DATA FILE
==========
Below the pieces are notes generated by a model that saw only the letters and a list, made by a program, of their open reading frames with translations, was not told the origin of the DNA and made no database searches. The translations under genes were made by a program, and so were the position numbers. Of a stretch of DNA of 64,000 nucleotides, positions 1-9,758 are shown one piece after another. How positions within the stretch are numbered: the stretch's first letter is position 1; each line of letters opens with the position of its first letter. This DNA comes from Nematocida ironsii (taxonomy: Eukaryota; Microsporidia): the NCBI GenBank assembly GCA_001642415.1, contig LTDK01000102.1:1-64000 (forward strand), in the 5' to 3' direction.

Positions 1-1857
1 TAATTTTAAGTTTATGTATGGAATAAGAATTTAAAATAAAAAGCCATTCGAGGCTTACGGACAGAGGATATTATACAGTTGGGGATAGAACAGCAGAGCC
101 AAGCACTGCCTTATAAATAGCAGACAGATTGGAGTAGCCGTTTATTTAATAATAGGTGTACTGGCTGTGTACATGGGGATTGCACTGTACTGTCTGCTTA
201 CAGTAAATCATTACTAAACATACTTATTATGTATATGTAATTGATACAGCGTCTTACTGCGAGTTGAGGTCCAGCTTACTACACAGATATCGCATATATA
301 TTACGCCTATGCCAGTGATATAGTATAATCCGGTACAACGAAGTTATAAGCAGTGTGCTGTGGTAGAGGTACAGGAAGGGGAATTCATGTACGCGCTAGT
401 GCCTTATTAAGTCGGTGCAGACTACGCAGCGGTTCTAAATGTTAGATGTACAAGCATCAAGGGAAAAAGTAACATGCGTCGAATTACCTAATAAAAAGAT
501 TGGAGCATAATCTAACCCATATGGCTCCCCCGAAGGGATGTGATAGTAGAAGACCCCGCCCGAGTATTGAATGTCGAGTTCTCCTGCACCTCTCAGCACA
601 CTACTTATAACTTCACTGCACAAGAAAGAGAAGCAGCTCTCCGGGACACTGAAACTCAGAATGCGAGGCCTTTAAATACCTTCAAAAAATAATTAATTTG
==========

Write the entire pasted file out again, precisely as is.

Below the pieces are notes generated by a model that saw only the letters and a list, made by a program, of their open reading frames with translations, was not told the origin of the DNA and made no database searches. The translations under genes were made by a program, and so were the position numbers. Of a stretch of DNA of 64,000 nucleotides, positions 1-9,758 are shown one piece after another. How positions within the stretch are numbered: the stretch's first letter is position 1; each line of letters opens with the position of its first letter. This DNA comes from Nematocida ironsii (taxonomy: Eukaryota; Microsporidia): the NCBI GenBank assembly GCA_001642415.1, contig LTDK01000102.1:1-64000 (forward strand), in the 5' to 3' direction.

Positions 1-1857
1 TAATTTTAAGTTTATGTATGGAATAAGAATTTAAAATAAAAAGCCATTCGAGGCTTACGGACAGAGGATATTATACAGTTGGGGATAGAACAGCAGAGCC
101 AAGCACTGCCTTATAAATAGCAGACAGATTGGAGTAGCCGTTTATTTAATAATAGGTGTACTGGCTGTGTACATGGGGATTGCACTGTACTGTCTGCTTA
201 CAGTAAATCATTACTAAACATACTTATTATGTATATGTAATTGATACAGCGTCTTACTGCGAGTTGAGGTCCAGCTTACTACACAGATATCGCATATATA
301 TTACGCCTATGCCAGTGATATAGTATAATCCGGTACAACGAAGTTATAAGCAGTGTGCTGTGGTAGAGGTACAGGAAGGGGAATTCATGTACGCGCTAGT
401 GCCTTATTAAGTCGGTGCAGACTACGCAGCGGTTCTAAATGTTAGATGTACAAGCATCAAGGGAAAAAGTAACATGCGTCGAATTACCTAATAAAAAGAT
501 TGGAGCATAATCTAACCCATATGGCTCCCCCGAAGGGATGTGATAGTAGAAGACCCCGCCCGAGTATTGAATGTCGAGTTCTCCTGCACCTCTCAGCACA
601 CTACTTATAACTTCACTGCACAAGAAAGAGAAGCAGCTCTCCGGGACACTGAAACTCAGAATGCGAGGCCTTTAAATACCTTCAAAAAATAATTAATTTG